Wikipedia talk:Wikipedia Signpost/2023-03-20/Interview

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  • Honestly, I don't think blanket opposes based purely on the process are helpful at all. To me, if you go to an RFA just to oppose on the lines of "the process is broken", then you should be discussing that on the general talk page for RFA and not an actual RFA. Opposing on an RfA because you think there needs to be changes to the process belongs on a talk page and not an actual RfA because that's what talk pages are for. ― Blaze WolfTalkBlaze Wolf#6545 13:08, 20 March 2023 (UTC)Reply[reply]
    I do think that's a conversation worth having, especially what to do when such an oppose occurs, but ideally not in an ongoing RfA itself. - Aoidh (talk) 16:58, 22 March 2023 (UTC)Reply[reply]
    I find it hard to read such opposes as anything other than a protest vote. Such votes are supposed to be disruptive, by design, but maybe that's why they are disfavored. On the other hand, the fact that RfA is attracting enough protest votes for it to become a noticeable problem is illustrative of how seriously broken the process has become. People are not taking it to the RfA talk page, because they have become convinced that that will accomplish exactly nothing. --NYKevin 18:18, 22 March 2023 (UTC)Reply[reply]
  • Congratulations for your overwhelming positive result in your RfA recently. Even if 218 persons are not really a lot of people compared to all active Wp-en editors but it's the normally expected number of participants in those elections and okay. Indeed the very low number of negative votes is striking! - - Now the above interview text has some quality of its own. Good questions and very good answers. In any detail realistic? Maybe. I'm sort of inclined to ask if you ever trained to deliver public speeches? I reckon that it is the case. No, I'm not kidding, you've done it well! And the answers even comprise the impression of competence and point to some possible better solutions in RfA proceedings. Well, I'm aware of the fact that a good analysis not automatically will produce a good implementation. All changes depend on good networking and team work. -- Just N. (talk) 17:06, 21 March 2023 (UTC)Reply[reply]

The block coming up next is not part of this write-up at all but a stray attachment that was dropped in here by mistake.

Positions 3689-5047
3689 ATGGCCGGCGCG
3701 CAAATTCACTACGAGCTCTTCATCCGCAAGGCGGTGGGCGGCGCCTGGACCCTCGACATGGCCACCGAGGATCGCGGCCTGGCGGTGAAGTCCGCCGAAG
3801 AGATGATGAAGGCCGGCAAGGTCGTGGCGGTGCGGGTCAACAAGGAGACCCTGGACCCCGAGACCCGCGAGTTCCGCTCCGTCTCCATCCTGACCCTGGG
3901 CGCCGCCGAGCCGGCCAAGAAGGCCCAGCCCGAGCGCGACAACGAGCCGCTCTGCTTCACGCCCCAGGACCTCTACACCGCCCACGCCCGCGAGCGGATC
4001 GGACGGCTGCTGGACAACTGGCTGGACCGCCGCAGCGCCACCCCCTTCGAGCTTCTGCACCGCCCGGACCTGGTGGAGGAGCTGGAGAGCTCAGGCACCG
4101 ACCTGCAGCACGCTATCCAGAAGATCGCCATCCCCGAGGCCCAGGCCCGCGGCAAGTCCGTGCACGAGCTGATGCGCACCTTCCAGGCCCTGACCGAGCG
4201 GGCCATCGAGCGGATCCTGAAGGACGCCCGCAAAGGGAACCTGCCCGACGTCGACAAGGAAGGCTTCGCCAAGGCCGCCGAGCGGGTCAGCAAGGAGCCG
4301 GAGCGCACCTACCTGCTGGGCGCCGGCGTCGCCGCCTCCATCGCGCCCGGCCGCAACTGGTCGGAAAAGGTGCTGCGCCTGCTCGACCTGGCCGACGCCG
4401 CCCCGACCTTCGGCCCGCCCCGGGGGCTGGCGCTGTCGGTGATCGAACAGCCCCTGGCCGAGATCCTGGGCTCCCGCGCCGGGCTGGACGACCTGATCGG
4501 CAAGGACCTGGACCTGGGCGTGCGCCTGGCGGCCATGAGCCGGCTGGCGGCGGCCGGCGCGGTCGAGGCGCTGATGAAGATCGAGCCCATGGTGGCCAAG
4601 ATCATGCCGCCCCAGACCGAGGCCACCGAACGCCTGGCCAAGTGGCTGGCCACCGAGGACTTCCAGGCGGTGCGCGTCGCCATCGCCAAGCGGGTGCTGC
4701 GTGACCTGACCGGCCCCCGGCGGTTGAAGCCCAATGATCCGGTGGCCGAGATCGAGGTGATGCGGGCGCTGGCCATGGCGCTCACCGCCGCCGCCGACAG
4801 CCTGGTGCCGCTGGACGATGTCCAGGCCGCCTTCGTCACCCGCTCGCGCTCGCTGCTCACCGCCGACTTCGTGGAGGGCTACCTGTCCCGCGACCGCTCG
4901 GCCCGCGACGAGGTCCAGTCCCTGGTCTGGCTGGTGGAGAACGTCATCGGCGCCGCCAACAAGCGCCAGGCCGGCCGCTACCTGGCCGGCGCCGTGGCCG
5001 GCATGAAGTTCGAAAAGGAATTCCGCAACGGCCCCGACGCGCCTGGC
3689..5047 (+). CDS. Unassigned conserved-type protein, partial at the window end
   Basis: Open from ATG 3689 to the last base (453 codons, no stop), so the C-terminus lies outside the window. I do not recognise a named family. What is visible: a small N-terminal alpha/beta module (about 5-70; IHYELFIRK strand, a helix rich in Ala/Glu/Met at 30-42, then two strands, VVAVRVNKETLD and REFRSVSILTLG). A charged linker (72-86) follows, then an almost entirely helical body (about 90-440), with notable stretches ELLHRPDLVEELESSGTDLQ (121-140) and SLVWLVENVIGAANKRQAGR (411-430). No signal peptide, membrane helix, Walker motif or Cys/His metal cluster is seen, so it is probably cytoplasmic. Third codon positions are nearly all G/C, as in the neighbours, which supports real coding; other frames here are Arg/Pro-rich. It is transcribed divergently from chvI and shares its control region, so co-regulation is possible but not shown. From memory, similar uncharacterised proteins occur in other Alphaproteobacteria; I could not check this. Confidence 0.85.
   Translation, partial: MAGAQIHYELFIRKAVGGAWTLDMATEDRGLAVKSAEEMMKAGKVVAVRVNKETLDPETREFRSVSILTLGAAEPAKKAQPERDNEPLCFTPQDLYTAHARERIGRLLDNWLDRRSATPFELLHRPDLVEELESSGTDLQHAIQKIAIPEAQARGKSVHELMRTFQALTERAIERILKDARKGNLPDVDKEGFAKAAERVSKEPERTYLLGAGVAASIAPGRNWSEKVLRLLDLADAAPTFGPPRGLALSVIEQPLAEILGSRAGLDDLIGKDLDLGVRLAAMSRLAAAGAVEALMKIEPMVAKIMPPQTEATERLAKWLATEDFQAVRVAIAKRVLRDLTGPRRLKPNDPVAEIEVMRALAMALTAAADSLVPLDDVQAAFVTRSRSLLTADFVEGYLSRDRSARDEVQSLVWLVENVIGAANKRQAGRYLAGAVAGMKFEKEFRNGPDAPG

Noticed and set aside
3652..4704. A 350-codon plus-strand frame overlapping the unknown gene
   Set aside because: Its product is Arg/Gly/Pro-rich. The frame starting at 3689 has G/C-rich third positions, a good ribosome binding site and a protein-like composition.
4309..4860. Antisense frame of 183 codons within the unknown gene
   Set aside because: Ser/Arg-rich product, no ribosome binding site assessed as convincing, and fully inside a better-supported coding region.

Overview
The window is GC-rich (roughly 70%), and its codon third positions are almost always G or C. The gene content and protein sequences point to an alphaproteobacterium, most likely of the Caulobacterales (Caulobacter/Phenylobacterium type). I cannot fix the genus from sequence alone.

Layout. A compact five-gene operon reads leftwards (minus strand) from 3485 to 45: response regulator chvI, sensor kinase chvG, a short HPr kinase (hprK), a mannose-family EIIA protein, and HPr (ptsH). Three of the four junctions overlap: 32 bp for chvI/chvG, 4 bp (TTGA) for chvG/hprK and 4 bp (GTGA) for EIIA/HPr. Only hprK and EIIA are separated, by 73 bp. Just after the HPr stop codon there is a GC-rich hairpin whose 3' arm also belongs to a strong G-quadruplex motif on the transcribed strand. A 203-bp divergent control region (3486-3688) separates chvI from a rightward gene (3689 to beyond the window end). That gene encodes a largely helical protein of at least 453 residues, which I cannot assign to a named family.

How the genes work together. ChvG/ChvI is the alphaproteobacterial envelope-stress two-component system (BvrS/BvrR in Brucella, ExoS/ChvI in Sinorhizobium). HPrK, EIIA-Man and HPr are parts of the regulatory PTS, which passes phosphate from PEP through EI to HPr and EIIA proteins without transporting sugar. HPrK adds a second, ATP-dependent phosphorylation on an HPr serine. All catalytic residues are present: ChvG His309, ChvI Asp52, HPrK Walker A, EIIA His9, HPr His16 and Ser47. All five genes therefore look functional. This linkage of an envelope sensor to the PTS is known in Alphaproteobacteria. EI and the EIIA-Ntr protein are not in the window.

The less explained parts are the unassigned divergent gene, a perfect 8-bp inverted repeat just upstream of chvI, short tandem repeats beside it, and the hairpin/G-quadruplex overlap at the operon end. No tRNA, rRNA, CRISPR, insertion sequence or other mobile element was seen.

Thank you, but no I'm not brave enough for public speaking. - Aoidh (talk) 16:58, 22 March 2023 (UTC)Reply[reply]
  • In the previous version of this story, the HTML lists were formatted such that each question waws read out as a separate list item, in contravention of the guideline on such matters (I've tested this with both JAWS and NVDA. The Signpost is not an article but should be accessible where possible. I'll bring this up at Wikipedia talk:Manual of Style/Accessibility. Graham87 06:37, 22 March 2023 (UTC)Reply[reply]
  • Um, FormalDude, noooooooo! I have no position with the Signpost so I have no real authority to undo that, but I'll bring this up elsewhere ... Graham87 06:58, 22 March 2023 (UTC)Reply[reply]
    • Done at the main Signpost talk page. Graham87 07:04, 22 March 2023 (UTC)Reply[reply]
      • Isn't the problem in question one I accidentally produced while copyediting? [1]. It's odd FormalDude is panicking over my error. Adam Cuerden (talk)Has about 8.2% of all FPs. Currently celebrating his 600th FP! 20:54, 22 March 2023 (UTC)Reply[reply]
        • Adam Cuerden, a version of the problem was already there. As should be obvious from my comment needing to be reformatted above, indent/list/term list markup is fussy, and I, at least, don't always remember how it works. I don't know why there needed to be such drama about someone fixing up wikitext to make it accessible per a long-standing guideline, but sometimes change is difficult for people, or they feel a bit of ownership, or they are just having a bad day. We are all human; I know that my blood pressure rises when I see changes to one of "my" favorite pages if I do not agree with or understand the changes. – Jonesey95 (talk) 21:24, 22 March 2023 (UTC)Reply[reply]